Does having a bigger brain make you smarter?

  • Published5 Nov 2014
  • Reviewed5 Nov 2014
  • Author Alexis Wnuk
  • Source BrainFacts/SfN


Having a bigger brain does not guarantee more cognitive power. Although many believe humans are the smartest species on the planet, our brains — which weigh roughly three pounds — are dwarfed by other animals. For instance, the elephant brain weighs about nine pounds; the whale brain can weigh up to 20 pounds.

It’s not all that surprising that the bigger an animal's body, the bigger its brain might be. However, when scientists rank mammals by their brain size relative to their body size, it's the tree shrew, and not humans, that come out on top. The brain of the tree shrew accounts for 10 percent of its body mass, while the human brain accounts for roughly two percent of body mass.

What then makes the human brain special? Most scientists agree that we owe our unique capabilities to the complexity of the cerebral cortex, the outer layer of the brain that is responsible for awareness, planning, and reasoning. With 16 billion neurons, the human cerebral cortex has the most neurons of any in the animal kingdom, and each neuron can form tens of thousands of synapses with other neurons. These neurons and their connections are supported by specialized cells called glia, which are also believed to play an important role in human cognition.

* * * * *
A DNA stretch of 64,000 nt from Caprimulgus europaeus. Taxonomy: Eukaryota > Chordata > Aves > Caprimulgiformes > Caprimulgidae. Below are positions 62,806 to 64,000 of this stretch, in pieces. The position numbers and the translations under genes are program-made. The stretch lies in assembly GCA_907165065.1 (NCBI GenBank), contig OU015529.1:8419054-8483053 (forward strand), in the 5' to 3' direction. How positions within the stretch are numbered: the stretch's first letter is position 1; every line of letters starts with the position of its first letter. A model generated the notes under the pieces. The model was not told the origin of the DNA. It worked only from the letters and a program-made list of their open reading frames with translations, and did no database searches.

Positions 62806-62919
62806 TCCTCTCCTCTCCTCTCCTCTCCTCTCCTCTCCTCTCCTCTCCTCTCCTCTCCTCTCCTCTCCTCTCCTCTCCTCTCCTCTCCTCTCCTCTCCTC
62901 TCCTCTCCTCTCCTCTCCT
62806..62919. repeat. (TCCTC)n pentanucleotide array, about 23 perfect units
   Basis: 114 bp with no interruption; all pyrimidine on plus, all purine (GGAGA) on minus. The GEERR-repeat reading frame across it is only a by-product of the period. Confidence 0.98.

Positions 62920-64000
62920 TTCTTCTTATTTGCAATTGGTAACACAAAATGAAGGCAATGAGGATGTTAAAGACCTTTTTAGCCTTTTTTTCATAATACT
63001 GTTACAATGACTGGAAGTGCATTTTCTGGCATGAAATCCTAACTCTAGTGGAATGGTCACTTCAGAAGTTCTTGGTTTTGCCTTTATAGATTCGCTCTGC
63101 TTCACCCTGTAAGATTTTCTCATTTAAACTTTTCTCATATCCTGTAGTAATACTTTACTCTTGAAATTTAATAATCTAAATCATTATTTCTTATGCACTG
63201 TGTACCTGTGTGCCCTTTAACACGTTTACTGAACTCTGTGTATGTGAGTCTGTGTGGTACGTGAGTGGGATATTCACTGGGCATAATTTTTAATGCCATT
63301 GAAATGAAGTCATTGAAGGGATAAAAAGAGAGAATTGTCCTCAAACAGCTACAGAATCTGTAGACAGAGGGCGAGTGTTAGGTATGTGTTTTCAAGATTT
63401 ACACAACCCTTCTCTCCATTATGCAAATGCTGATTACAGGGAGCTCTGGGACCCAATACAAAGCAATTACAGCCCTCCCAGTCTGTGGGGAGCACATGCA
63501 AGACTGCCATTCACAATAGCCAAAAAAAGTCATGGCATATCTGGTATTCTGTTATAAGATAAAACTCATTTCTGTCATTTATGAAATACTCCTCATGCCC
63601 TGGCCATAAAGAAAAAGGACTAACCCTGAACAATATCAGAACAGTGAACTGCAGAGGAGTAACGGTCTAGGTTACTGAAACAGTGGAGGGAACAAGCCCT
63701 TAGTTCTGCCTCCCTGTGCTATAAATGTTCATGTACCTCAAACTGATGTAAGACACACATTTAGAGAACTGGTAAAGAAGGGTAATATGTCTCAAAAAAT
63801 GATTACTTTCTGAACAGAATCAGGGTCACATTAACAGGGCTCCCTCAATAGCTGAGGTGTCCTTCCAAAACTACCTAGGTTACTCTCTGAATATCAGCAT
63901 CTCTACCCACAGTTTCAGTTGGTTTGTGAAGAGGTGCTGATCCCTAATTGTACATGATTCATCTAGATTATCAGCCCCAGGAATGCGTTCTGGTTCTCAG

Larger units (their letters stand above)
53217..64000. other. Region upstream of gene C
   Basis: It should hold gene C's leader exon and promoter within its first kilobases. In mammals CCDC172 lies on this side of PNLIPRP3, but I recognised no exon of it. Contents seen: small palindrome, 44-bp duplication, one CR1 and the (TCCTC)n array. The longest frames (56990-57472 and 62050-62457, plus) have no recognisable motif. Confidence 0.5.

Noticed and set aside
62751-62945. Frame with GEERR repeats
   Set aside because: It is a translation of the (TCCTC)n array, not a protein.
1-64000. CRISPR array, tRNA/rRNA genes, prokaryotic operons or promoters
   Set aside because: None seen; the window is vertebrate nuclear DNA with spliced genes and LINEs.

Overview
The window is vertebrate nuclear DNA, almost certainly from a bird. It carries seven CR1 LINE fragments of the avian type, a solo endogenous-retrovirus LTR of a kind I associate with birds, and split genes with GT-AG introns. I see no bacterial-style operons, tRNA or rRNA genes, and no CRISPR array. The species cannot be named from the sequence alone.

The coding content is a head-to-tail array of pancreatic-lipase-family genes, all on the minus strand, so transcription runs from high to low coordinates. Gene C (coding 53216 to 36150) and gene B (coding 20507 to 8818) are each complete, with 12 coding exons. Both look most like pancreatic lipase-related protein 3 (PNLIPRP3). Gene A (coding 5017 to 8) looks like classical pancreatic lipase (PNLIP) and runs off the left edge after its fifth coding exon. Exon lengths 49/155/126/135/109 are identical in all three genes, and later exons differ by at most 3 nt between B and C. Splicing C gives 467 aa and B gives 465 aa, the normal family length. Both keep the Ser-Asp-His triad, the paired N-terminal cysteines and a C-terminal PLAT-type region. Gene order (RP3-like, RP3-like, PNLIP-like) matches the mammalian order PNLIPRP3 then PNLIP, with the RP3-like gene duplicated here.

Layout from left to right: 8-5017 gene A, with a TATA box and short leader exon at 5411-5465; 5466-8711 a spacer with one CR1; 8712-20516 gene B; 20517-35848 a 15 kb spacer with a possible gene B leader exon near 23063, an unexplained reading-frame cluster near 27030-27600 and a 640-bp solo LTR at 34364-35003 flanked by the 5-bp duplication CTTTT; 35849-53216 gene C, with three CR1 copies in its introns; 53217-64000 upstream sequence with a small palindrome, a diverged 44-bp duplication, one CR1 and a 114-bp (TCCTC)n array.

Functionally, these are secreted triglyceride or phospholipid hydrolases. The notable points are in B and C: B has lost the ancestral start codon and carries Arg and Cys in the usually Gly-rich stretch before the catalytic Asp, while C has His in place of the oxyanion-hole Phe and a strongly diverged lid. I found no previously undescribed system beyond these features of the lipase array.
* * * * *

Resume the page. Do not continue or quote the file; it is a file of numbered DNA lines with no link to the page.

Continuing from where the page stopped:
Azevedo FA, Carvalho LR, Grinberg LT, Farfel JM, Ferretti RE, et al. Equal numbers of neuronal and nonneuronal cells make the human brain an isometrically scaled-up brain. Journal of Comparative Neurology. 513(5): 532-541 (2009). 

Chittka L, Niven J. Are bigger brains better? Current Biology. 19: R995-R1008 (2009). 

Fields RD, Araque A, Johansen-Berg H, Lim S, Lynch G, et al. Glial biology in learning and cognition. The Neuroscientist. 20(5): 426-431 (2014). 

Hofman MA. Evolution of the human brain: when bigger is better. Frontiers in Neuroanatomy. 8(15) (2014). 

Pakkenberg B, Pelviga D, Marnera L, Bundgaarda MJ, Gundersen HJG, et al. Aging and the human neocortex. Experimental Gerontology. 38(1-2): 95-99 (2003). 

Roth G, Dicke U. Evolution of the brain and intelligence. Trends in Cognitive Sciences. 9(5): 250-257 (2005).

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